When I did the meditation on alignment that Brendan cites in his post, I was purposely sidestepping the moral issue for exactly this reason. From a practical point of view, determining “sides” in a manner akin to the wargaming roots of the game makes much more sense than the moral/cosmic adherence implied by the traditional D&D alignment system. Brendan, by the way, was ultimately critical of this approach because he not only sees a need for the moral/cosmic, but sees the dynamism implied by my approach as a problem. I tend to see it as a feature — changing alignments is more akin to changing political parties than changing religion and is therefore less dramatic or earth shattering. Indeed, depending upon the mechanics a particular campaign ties to those alignments, it could even be good strategy.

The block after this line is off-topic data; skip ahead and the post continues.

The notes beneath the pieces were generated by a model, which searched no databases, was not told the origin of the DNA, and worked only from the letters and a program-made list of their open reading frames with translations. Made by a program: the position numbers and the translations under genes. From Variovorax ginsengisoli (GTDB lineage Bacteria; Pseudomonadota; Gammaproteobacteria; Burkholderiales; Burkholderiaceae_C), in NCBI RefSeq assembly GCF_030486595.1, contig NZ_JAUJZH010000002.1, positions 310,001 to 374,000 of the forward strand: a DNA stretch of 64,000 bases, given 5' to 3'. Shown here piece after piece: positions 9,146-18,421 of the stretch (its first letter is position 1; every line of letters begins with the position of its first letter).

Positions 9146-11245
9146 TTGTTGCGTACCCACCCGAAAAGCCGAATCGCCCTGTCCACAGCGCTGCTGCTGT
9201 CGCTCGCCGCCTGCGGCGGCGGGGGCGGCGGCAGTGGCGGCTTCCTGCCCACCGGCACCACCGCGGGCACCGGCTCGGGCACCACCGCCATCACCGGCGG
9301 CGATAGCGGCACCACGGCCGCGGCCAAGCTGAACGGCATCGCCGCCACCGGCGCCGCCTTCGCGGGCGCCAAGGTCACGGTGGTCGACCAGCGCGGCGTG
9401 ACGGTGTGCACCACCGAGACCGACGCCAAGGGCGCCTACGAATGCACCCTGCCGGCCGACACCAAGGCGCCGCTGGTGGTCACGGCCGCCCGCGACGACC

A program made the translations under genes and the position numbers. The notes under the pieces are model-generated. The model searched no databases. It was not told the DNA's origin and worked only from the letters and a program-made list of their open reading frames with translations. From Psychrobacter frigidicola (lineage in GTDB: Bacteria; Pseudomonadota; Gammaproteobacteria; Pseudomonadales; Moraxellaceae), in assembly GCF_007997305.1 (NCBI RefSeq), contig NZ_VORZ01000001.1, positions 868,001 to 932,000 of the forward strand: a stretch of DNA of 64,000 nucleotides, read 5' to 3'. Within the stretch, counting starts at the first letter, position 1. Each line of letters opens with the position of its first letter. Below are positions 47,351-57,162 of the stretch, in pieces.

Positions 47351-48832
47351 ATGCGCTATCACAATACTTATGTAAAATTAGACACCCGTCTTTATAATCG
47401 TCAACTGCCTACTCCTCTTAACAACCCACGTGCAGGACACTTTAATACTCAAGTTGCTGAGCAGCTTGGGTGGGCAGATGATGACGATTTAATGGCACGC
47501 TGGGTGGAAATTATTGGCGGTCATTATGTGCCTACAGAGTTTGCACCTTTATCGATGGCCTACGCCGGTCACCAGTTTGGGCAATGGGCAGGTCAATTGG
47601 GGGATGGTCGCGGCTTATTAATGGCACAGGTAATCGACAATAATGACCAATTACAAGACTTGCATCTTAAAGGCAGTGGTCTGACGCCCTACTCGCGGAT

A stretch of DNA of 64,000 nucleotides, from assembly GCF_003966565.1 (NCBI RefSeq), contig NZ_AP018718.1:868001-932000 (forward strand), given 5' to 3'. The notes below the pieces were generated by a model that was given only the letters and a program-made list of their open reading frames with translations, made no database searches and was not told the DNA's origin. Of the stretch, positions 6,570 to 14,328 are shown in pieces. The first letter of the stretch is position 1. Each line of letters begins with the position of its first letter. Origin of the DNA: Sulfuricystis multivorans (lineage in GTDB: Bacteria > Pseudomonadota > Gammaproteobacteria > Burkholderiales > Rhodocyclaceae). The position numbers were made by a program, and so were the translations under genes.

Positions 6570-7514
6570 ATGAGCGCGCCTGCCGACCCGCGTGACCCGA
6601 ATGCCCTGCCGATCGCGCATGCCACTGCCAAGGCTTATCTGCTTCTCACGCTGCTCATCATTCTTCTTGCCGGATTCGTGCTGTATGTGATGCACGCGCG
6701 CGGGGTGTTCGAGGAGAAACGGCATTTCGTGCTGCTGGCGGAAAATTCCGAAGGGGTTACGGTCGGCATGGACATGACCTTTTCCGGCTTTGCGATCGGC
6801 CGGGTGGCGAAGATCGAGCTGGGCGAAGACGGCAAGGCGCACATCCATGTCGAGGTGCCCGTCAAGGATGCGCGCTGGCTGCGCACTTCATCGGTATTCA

However, I recently made reference to a speed bump that the Pathfinder campaign I’ve been participating in ran into. This is in part due to an absence of the moral/cosmic alignment system, despite the fact that we had no real ethos classes. Some of our more inexperiences players — lacking a moral/cosmic basis by which to weigh their decisions — did a few things that some of the more experienced players found to be rather heinous and offensive.
This has reminded me that there is one more practical way that alignments are used in games:
- A basis which aids a player in deciding how their character should act in certain situations.